Hacked offA great and timely piece by Liz Garrigan on the Tennessee Lottery (“Ping-Pong Please,” Oct. 18). I had just recently written to a friend who does the lottery column for the New York Daily News concerning the automation of Lotto 5 here. I said that computerized drawings are too easy for the states to rig or manipulate and coincidentally he had this response: “You can call your state Senator [Jim] Kyle and demand an end to computer drawings before the lottery hearings begin. I agree with you, there is no good—for players or the state—that can come from electronic drawings.”
The news of this potential fix has spread far and wide. By the way, I did check in with Sen. Kyle’s office, and the lady who answered took down my name and comment (I guess).NAPHTALI BRUCEnaphtali77@hotmail.com (Nashville)
Balls and ballotsIn your “Ping-Pong Please” editorial, lottery spokesman Kym Gerlock’s statement that “lottery officials made the switch to computerized drawings in the interest of ‘millions in savings’ ” was particularly disturbing (Oct. 18). There are only two ways that statement could be true. Either the lottery paid the Ping-Pong tumbler operator “millions” (in which case, sign me up for that job) or the lottery uses the computer to purposely select winning numbers that no one had played for a particular drawing (something a computerized and linked system could easily accomplish).
Thank heaven we don’t run our elections here the way we do our lottery, using non-verifiable computers operated by private companies with secret software to tell us who won. Oh wait, we do run our elections that way. Maybe that’s why Tennessee is now one of the eight most insecure states for election integrity in our nation. When it comes to lotteries and elections, we need to be able to trust and verify. If we can’t, there’s no reason to participate in either.
Let’s get non-verifiable computers out of our lottery and our voting booths. Ping-Pong balls and paper ballots—now that’s the ticket.BERNIE ELLIStracevu@bellsouth.net (Santa Fe, Tenn.)
Bunker busterOnce again, the governor’s wife, Andrea Conte, shows herself to be an elitist (“Bredesen’s Bunker,” Oct. 18). Perhaps the city could rent the Sommet Center to the state for parties after the Predators leave. Are any zoning laws being violated? Just how much of the $4 million of this neighborhood desecration is “mostly privately financed”? How much are the taxpayers being forced to pay?TRISTRAM PUBLIUStristrampublius@comcast.net (Antioch)
Know the scoreMr. Barry, surely you have not taken time to do much research in your studies of sports in America (“Pred Herring,” Oct. 11). While the Predators do have a sweetheart deal, it is by no means unto itself in this day and age. We can start right here and look at the deal the city gave Bud Adams to move the Houston Oilers to our lovely city. We pretty much gave him the keys to the city when he abandoned Houston because they wouldn’t come up with a new stadium, taxpayers be damned.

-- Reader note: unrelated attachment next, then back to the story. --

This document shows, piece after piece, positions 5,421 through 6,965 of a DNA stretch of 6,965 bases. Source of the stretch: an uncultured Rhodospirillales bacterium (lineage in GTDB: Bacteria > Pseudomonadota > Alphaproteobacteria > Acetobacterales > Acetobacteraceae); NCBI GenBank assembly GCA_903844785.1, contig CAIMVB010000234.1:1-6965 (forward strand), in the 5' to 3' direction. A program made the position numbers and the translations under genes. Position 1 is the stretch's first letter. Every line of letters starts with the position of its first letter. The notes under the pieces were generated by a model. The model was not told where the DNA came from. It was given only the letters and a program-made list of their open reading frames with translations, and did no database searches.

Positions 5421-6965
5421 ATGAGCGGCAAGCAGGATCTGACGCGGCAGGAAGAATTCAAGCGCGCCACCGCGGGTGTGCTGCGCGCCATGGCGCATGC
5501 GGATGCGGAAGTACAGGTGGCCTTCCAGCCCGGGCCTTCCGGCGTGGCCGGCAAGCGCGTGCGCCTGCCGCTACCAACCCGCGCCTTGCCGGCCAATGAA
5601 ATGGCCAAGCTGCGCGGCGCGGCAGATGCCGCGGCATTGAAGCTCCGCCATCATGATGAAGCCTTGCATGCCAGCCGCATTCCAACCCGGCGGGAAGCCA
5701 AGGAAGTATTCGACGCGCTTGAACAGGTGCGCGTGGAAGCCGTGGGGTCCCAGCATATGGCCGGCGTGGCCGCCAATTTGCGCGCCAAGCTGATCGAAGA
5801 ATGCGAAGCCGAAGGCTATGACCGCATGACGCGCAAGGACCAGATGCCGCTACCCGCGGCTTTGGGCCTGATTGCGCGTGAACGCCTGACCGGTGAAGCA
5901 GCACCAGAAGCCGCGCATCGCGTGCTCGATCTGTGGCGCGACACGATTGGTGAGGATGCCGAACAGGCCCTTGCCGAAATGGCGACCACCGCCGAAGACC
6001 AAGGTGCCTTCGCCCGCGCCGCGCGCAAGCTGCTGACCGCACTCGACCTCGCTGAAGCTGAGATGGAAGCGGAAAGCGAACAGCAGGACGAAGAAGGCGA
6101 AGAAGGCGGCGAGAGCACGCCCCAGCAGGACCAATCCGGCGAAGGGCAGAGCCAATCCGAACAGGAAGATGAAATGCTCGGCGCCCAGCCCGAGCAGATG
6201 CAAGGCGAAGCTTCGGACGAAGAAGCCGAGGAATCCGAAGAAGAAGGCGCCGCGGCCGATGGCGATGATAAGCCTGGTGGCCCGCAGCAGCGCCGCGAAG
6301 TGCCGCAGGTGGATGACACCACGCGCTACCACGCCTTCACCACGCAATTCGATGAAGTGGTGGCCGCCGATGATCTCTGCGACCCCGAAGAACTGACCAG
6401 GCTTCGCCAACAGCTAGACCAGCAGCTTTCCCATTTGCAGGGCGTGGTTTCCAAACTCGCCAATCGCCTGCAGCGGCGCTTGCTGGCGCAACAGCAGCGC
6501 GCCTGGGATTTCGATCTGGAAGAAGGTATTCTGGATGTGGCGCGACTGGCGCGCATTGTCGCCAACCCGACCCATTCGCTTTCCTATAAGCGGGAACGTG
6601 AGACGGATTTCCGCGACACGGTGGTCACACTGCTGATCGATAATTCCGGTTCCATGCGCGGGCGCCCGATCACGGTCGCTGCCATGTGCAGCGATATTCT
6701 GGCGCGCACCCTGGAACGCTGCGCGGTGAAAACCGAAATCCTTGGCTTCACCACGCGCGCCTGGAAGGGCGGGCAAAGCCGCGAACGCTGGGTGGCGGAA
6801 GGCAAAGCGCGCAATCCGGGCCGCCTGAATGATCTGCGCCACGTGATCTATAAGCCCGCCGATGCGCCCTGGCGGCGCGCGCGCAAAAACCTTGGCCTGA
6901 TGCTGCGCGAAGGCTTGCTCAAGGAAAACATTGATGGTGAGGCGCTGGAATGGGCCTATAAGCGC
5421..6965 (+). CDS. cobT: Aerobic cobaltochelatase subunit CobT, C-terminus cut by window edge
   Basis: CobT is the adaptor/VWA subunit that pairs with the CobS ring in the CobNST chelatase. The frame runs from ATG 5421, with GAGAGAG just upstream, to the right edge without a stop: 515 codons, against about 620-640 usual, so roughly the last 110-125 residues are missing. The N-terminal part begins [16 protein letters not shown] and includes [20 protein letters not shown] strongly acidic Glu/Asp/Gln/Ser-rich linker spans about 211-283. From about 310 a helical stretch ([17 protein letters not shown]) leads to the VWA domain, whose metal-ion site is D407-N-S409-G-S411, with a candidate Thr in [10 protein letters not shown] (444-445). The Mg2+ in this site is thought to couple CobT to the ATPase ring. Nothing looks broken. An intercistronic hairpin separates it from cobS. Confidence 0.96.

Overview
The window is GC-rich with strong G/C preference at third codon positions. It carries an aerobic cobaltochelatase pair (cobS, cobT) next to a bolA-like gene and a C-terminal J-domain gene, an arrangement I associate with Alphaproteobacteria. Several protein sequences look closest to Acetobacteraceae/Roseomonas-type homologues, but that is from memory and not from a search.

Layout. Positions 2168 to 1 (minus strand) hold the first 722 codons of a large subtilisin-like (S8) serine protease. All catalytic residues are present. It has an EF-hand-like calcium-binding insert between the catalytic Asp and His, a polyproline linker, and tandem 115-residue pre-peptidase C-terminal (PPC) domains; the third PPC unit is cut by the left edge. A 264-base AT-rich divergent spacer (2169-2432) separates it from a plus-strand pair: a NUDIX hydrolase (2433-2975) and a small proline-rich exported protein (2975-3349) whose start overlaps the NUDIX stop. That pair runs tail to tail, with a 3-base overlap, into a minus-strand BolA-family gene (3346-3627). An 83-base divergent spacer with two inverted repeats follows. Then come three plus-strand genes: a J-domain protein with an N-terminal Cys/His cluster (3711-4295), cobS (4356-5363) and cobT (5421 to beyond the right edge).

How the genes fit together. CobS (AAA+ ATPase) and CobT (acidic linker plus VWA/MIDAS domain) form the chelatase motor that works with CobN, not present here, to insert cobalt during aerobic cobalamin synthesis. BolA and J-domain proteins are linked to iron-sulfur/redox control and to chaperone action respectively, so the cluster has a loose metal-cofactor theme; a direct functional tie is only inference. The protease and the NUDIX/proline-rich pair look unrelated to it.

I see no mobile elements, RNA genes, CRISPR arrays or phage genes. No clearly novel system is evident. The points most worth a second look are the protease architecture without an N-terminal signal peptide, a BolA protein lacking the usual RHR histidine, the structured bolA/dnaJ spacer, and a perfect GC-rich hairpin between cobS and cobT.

All the Predators are asking for is more money that is generated by them being downtown, just like in many other cities. (See Phoenix, for example.)
As far as businesses closing, well, let’s not say it would be on the sky-is-falling scale that Preds fans would have you believe. But you should search out the businesses that did close downtown when the NHL went on strike a few years back. I’m sure they could direct you to their spot in bankruptcy court.
When I started touring years ago and came to Nashville, my first sense was, this is Music City? Downtown was horrible, and there wasn’t anything to do but listen to dime-a-dozen honky-tonk bands and get drunk. Nothing very family-oriented there. Since the opening of the arena and having the Predators there, downtown seems a little more vibrant—better restaurants and so forth. The Sommet Center and its tenants have revitalized downtown as a place to go. You can build all the convention centers you want, all the condos you want, but if people perceive Nashville to be a behind-the-times city with not much to do, they won’t come here. Then you can have an empty arena and convention center that taxpayers will be paying for.
The Predators will, in time, figure out they need to hire a better marketing strategist (e.g., what Mark Cuban did for the Mavericks). They will show that even if hockey isn’t considered a Southern sport, it is a lot of fun and the last great team sport that polices its own. No Terrell Owens here.
Do the people of the South really think football, baseball and basketball were developed south of the Mason-Dixon Line? What sport besides NASCAR was?MICHAEL P. MULEmixthis@msn.com (Antioch)
Poll positionRhea and I were so happy to hear about the response to the poll that was taken by your readers (“Best of Nashville,” Readers’ Poll No. 2 Best Auto Service Center, Oct. 4). We would never have gotten this recognition if we did not have a wonderful clientele. We have the best customers in the whole world.
Making this kind of small business achievement possible is a team of employees who are very qualified, honest and dedicated to their jobs.
We thank you for having this poll. This recognition means so much to us.RHEA AND JUDY LITTLE9042 E. Church St.Brentwood, TN 37027
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